ff. 40-58v, Pseudo-Augustine, Meditacions saint Augustin en pensant a Dieu, chapters 1-18, rubric, Cy fine le livre du glorieux docteur saint augustin. Cy après s’ensuivent les meditacions d’icelluy en pensant a dieu. xxxviii.; incipit, “Sire j’ay a dire une secrete parole a toy qui es roy des siecles ma misericorde mon refuge mon dieu. Sire oeuvre tes yeulx qui sont pleins de misericorde…”; rubric (f. 43v), De l’essence de dieu. chapitre .ii.; rubric (f. 58), De la refection spirituele de l’ame. xiii.; explicit, “[…] toutes langues et tous signes se taisent et mesmement […]” (leaves of last quires bound in disorder, see collation above: ends with chapter 13 on ff. 58-58v, but chapters 14-18 are found on ff. 47-50v); last chapter 18, rubric (f. 50), De ce que en paradis est tout bien sans mal .xviii.; incipit, “O mon ame retournons en ceste belle cité du ciel…”; explicit, “[…] et lumiere pardurable non pas de ce…” (chapter 18 interrupted).

This manuscript contains portions of the French vernacular translation of three devotional texts attributed to Saint Augustine, with more or less certitude and that have since been classified amongst the Augustinian apocrypha (for a list of Augustinian Apocrypha, see Dict. de spiritualité ascétique…[DSAM], vol. I, col. 1130-1135).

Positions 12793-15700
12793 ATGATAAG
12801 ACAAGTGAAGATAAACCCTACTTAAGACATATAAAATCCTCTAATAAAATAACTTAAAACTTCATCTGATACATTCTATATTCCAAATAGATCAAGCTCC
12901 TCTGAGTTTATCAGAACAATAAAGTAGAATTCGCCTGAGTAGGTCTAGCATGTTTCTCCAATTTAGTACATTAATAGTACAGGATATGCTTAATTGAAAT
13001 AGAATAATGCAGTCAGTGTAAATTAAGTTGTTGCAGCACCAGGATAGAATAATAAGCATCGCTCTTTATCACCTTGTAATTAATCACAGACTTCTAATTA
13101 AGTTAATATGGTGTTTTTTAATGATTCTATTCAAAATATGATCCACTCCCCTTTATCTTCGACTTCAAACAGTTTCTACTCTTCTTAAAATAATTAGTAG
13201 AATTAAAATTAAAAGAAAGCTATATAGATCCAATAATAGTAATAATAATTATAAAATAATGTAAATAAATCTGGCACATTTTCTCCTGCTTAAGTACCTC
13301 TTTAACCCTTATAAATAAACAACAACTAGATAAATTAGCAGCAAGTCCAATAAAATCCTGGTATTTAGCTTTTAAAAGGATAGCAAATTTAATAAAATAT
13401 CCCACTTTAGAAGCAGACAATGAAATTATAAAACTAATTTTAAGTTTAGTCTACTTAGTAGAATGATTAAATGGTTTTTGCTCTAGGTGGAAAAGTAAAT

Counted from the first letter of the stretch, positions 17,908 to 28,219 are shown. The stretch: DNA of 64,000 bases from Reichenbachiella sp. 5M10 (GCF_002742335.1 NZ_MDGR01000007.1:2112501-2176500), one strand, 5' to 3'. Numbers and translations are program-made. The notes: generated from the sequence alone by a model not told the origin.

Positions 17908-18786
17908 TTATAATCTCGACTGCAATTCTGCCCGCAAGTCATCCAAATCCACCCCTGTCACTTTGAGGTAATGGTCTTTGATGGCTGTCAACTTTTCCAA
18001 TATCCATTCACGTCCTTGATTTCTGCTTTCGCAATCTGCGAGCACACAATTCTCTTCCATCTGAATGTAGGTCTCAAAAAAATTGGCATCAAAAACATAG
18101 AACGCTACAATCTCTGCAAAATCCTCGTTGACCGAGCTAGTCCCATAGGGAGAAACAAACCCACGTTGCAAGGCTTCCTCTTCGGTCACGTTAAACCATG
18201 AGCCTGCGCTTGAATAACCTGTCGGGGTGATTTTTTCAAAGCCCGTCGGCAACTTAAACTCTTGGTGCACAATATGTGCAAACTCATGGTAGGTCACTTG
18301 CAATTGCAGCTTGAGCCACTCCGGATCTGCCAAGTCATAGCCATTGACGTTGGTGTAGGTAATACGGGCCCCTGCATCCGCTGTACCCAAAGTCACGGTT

The first text is a vernacular translation of the Soliloquia or Soliloquiorum animae ad deum, datable to the thirteenth century, certainly the most popular of all the Augustinian apocrypha (Latin text in PL, XL, 863-897; see also Wilmart, 1932). A very complete study of the French and Italian vernacular traditions of the apocryphal Soliloquia attributed to Augustine was conducted by G. Esnos: there is a “Translation A” for which Esnos lists 27 extant manuscripts (Esnos, 1967, pp. 311-318). There is a second translation of the Soliloques from Eastern France known in only 2 manuscripts (Esnos, 1967, pp. 318-319). The French “Translation A” was ordered by Charles V before 1373 and is mentioned in the inventory of Gilles Malet: “Le seul parler saint Augustin, couvert de soie vermeille et fermouers d’argent” (quoted in Esnos, 1967, p. 310). Esnos discovered later that there are actually five different translations undertaken between the fourteenth and fifteenth centuries (Hasenohr, 1988, p. 287: “Et non deux, comme nous le croyions en 1967” [And not two, like we thought in 1967]). To quote Esnos: “Les Soliloques laissent l’impression d’un travail fait non seulement avec soin, mais aussi avec amour. Le traducteur a fait siens les sentiments de l’auteur : la même ferveur anime l’original et la traduction….” (Esnos, 1967, p. 311). Although attributed to Augustine, the Soliloquiorum animae ad deum derive in fact from Jean of Fécamp’s works and heavily inspired by Hugues of Saint-Victor’s De arrha animae (eleventh century) (see Hasenohr, 1988, p. 286-287 and Leclercq and Bonnes, 1946). The five extant different French translations of the Soliloquia attest to its popularity and contribute to the complexity of its manuscript tradition, which still needs to be sorted out, as the translations themselves have yet to be edited.